Nawaz Sharif: After Pakistan Elections, New PM Facing Desperate Challenges Against New Government
Few national elections have faced as many security challenges as the recent election that took place last Saturday in Pakistan. The pre-election campaign season had seen its share of high-profile assassinations as well as terrorist attacks on public gatherings and even state-run installations. Adding to the public anxiety is the fact that this election presented a novelty to the Pakistani state: it was the first election to follow a completed term by a democratically-elected government. This is an achievement that, despite the recent violence and its unique history of instability, should not be overlooked. That said, there exists on the political horizon at least two wild cards that will determine both the future of Prime Minister Nawaz Sharif's government as well as the resiliency of Pakistan's democracy going forward.
The first of these political wildcards is the military/civilian relationship in Pakistan. As stated earlier, this past election marks the first democratic handoff from one elected government to another in the 66-year history of the state. Every previously elected government has succumbed to military-led coups at one point or another. While the reasons and circumstances varied from one coup to another, the common thread between each coup was a combination of a perceived level of incompetence from the civilian leadership, an overriding concern that this incompetence would invite Indian military aggression and jeopardize the state itself, and political opportunism on the part of Pakistan's military leadership. Given the historical context of last week's parliamentary elections, it would appear that the relationship between the Pakistani military and its civilian counterparts has undergone a fundamental change — one that bodes well for Pakistan's democracy going forward.
However, there remains a number of issues that could put this relationship sorely to the test. One such issue includes the rather embarrassing arrest and pending prosecution of former Pakistani president and Army General Pervez Musharraf. While not particularly popular with either the military or the Pakistani public, such a high profile prosecution, for a capital offense no less, of a former general could serve as a precedent for further public accountability of the military to a civilian-led government. This heightened accountability would undoubtedly serve to undermine the military's highly privileged status within the country. Whether the military would endure such a change in status for the sake of "democracy" remains to be seen.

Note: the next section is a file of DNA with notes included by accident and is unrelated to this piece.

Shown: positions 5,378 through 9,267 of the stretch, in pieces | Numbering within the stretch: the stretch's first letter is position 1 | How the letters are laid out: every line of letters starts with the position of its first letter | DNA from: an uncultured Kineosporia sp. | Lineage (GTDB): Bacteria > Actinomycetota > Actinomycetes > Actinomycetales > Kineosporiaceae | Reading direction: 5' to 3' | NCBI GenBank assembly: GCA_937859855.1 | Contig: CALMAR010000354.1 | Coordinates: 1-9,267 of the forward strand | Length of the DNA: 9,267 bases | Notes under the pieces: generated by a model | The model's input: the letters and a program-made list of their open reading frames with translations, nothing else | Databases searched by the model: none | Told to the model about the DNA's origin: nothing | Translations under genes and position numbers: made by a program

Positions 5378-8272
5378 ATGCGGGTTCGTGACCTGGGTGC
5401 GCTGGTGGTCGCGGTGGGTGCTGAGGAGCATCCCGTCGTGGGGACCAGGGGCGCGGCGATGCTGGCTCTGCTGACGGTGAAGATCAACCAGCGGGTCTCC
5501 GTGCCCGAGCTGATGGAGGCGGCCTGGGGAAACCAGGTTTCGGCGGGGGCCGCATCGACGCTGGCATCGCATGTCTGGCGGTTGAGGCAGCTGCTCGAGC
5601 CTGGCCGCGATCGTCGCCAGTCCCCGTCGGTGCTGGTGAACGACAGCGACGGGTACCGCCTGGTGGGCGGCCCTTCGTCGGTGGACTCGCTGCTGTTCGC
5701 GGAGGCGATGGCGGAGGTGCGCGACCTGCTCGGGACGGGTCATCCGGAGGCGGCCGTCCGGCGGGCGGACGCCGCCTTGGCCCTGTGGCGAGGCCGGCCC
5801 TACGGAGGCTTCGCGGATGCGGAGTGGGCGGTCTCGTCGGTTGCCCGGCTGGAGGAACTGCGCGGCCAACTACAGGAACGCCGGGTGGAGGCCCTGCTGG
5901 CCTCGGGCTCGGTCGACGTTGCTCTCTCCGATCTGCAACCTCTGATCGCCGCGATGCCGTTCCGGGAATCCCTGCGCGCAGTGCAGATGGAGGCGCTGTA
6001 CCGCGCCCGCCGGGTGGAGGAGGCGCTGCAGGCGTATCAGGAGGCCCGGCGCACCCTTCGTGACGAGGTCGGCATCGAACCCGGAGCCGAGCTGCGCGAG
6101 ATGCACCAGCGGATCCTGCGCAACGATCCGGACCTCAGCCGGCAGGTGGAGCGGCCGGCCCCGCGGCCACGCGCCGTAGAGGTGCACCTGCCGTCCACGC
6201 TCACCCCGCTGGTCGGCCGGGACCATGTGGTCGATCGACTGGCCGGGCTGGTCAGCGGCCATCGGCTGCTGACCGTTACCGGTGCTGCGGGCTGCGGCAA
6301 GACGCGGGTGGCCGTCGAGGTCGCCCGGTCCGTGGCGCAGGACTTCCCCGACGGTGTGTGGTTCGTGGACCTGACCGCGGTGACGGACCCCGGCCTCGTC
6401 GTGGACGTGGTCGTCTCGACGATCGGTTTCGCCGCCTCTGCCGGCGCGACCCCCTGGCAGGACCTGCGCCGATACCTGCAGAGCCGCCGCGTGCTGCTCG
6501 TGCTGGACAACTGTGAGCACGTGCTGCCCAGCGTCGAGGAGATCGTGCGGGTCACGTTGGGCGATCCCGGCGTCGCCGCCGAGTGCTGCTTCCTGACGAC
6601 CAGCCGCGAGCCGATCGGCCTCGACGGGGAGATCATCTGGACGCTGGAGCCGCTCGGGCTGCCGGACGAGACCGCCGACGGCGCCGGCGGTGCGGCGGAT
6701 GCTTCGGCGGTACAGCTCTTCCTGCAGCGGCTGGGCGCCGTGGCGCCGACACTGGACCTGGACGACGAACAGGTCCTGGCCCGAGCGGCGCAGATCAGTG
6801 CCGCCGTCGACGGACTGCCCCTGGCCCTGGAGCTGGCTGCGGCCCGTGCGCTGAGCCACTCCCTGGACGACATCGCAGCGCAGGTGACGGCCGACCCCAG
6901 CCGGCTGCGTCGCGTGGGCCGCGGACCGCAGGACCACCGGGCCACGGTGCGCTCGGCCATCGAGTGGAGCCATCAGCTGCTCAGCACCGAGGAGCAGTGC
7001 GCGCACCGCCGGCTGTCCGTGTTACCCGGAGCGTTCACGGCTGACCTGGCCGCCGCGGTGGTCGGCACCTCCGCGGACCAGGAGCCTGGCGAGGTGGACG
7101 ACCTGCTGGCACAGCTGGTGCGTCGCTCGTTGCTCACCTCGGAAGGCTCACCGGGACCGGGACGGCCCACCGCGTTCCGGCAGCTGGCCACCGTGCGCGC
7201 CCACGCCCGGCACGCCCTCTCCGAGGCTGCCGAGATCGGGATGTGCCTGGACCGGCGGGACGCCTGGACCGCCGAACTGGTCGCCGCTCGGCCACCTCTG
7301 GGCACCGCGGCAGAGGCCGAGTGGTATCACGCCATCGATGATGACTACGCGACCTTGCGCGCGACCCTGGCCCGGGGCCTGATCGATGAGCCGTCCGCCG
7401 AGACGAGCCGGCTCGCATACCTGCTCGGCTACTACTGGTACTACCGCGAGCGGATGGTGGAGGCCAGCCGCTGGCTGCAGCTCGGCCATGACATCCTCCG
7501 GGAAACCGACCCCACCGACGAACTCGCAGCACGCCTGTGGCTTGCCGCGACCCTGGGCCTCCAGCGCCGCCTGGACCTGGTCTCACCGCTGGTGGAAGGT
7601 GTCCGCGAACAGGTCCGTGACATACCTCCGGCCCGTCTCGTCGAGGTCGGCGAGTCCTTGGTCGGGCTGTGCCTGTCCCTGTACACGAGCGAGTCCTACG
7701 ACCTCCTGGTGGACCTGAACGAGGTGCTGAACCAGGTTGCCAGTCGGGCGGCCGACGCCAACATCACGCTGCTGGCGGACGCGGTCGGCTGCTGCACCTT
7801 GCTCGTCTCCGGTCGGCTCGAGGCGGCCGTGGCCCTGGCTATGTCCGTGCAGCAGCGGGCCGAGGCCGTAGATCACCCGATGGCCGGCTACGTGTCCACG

Another issue that would test the military/civilian relationship is the ongoing security challenges the country faces. These challenges include suppressing an emerging Islamist insurgency at home, offsetting Indian military hegemony in South Asia and ensuring that potentially hostile/pro-Indian proxies in Afghanistan are kept at bay. Should the security situation deteriorate further and the new civilian government be perceived, either by the public or by the military, as waffling in the face of these challenges, a political crisis involving a return to military-led rule could very well occur.
The second of these political wild cards is the broad economic challenges that plague the country. While these challenges are numerous, two are particularly noteworthy. Pakistan's annual economic growth rate is far lower than necessary to meet the employment needs of the country in general, even by the standards of an underdeveloped economy, and this sub-optimal growth rate means fewer job prospects for the country's huge youth demographic. To be sure, it is highly unlikely that Pakistan's youth will mirror those of Egypt in roiling their country's respective political system due to a lack of job prospects. For a myriad of reasons, Pakistan is far more culturally conservative than Egypt. Its social and familial structures would serve to mitigate any potential mass uprising spearheaded by the country's youth.
That said, such economic pressures will undoubtedly seek a political outlet in some form or other. Fortunately for Pakistan, this past election has provided just such an outlet; nearly half of the voting electorate was under the age of 35. Should Nawaz Sharif's government fail to improve the country's economy, growing disillusionment could bring younger people, particularly young men, to seek less constructive avenues of political expression. In this time of serious national challenges, Pakistan can ill-afford to have this happen.